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Fatal Truck Accident Highlights Distraction Among Truck Drivers

San Jose Distracted Driving Accident Attorney

Distracted Truck Driving Accident Kills Two

Truck drivers spend long periods of time in their vehicles, especially interstate drivers, and sometimes they tend to use the cab of their truck as an extended office or home away from home. This means that they often engage in behaviors additional to driving, which can lead to tragic events in Santa Clara County and other parts of the state.

Earlier this year, a commercial driver caused a deadly truck accident outside of Davis on Interstate 80 after choking on food, according to KCRA. Two people died and two others were injured when the driver lost consciousness, sending his semi across the lanes, through the center divider and into an opposite lane of traffic. The truck hit two vehicles and then collided head-on with a third vehicle, killing the occupants.

Distraction and Commercial Drivers

The accident comes almost three years after a report was released by the Federal Motor Carrier Safety Administration which focused on distraction and commercial drivers. The purpose of the study was to look at the role that distraction plays for accidents involving commercial vehicles. The study took information from two other studies which had been conducted on a national scale and then analyzed the data.

The FMCSA made several recommendations at the time in an effort to reduce distractive behaviors, which included:

  • Changes in the design of panel control to reduce the amount of time a driver has to look away from the road.
  • Efforts from fleet safety managers to educate commercial drivers as to the risks associated with distractive driving.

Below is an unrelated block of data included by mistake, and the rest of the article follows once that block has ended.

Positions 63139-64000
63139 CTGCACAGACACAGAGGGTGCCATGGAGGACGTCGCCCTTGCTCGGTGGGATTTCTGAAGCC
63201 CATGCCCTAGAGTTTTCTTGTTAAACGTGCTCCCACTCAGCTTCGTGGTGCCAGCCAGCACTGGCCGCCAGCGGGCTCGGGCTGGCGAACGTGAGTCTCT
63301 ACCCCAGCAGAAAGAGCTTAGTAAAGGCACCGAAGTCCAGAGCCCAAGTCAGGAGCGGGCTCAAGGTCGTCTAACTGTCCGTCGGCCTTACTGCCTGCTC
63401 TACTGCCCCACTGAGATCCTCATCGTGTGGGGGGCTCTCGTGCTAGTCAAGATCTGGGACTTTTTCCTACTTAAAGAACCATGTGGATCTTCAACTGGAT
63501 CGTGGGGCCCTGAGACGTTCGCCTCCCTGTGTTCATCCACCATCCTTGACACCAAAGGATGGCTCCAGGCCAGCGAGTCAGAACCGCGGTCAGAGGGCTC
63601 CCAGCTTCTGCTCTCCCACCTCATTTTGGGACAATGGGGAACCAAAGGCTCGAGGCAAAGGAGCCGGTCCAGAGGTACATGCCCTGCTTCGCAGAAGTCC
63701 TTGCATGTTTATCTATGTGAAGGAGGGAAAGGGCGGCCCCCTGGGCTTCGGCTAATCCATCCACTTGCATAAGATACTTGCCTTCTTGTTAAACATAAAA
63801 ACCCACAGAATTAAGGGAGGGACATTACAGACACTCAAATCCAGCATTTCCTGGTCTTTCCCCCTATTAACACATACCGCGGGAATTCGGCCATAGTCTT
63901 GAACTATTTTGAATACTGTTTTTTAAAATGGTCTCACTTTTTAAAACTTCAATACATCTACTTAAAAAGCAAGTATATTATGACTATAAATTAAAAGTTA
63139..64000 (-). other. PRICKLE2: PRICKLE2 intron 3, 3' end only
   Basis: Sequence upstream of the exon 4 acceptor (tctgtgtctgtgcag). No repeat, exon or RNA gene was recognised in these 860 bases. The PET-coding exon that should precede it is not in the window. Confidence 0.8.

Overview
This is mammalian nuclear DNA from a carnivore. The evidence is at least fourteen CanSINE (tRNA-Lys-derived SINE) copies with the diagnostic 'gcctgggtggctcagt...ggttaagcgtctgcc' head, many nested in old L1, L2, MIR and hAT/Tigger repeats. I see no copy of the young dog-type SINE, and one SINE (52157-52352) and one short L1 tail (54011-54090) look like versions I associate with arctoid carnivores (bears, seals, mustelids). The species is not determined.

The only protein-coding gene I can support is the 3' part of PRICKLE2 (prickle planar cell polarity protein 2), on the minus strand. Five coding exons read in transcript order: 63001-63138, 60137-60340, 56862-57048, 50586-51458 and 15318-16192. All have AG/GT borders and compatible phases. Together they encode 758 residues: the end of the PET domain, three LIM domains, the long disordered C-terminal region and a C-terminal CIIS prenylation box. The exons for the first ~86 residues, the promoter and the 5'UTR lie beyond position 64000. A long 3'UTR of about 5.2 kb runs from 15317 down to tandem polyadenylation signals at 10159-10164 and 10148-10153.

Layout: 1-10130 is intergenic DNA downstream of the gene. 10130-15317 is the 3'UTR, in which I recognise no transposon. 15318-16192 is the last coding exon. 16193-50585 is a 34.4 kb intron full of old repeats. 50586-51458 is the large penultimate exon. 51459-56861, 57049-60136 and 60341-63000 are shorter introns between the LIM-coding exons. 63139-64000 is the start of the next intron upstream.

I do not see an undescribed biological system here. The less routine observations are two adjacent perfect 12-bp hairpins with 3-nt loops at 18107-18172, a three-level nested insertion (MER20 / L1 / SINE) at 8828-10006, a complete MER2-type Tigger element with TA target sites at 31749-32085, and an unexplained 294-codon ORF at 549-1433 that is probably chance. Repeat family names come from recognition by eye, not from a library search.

• Drivers be discouraged from using maps while driving.
  • No manual dialing on cell phones.
  • Stronger policies on the part of trucking companies and fleet safety managers that restrict what devices a commercial driver can bring into the cab of the truck.

In addition, the researchers examining the data found that texting should also be banned, as it heightened the risk for accidents.

FMCSA Putting More Focus on Distracted Driving

In 2010, the FMCSA banned texting among commercial bus and truck drivers and added hand-held cell phones to that ban in 2012, according to distraction.gov. The FMCSA is taking distracted driving behaviors seriously and encourages commercial drivers to be especially alert to anything that could take their eyes, mind and hands off of the task of driving.

For example, drivers are advised to avoid focusing on external objects as this can distract them from what is going on around them and could keep them from noticing that traffic has suddenly slowed down. Other recommendations from the FMCSA include avoiding eating or drinking while driving, smoking, talking on cell phones, using calculators or maps and playing with dash devices.

Seeking help

Recovering from a truck accident can include months of therapy, struggling with income loss and mounting medical debt. However, victims of distracted truck drivers have the right to seek appropriate compensation from trucking companies and the drivers, themselves. Speaking with an experienced truck accident attorney can prepare victims for the legal processes and help them obtain the financial help they need.

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John J. Garvey, III
10 Almaden Blvd, #1200
San Jose, CA 95113
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408-293-7777
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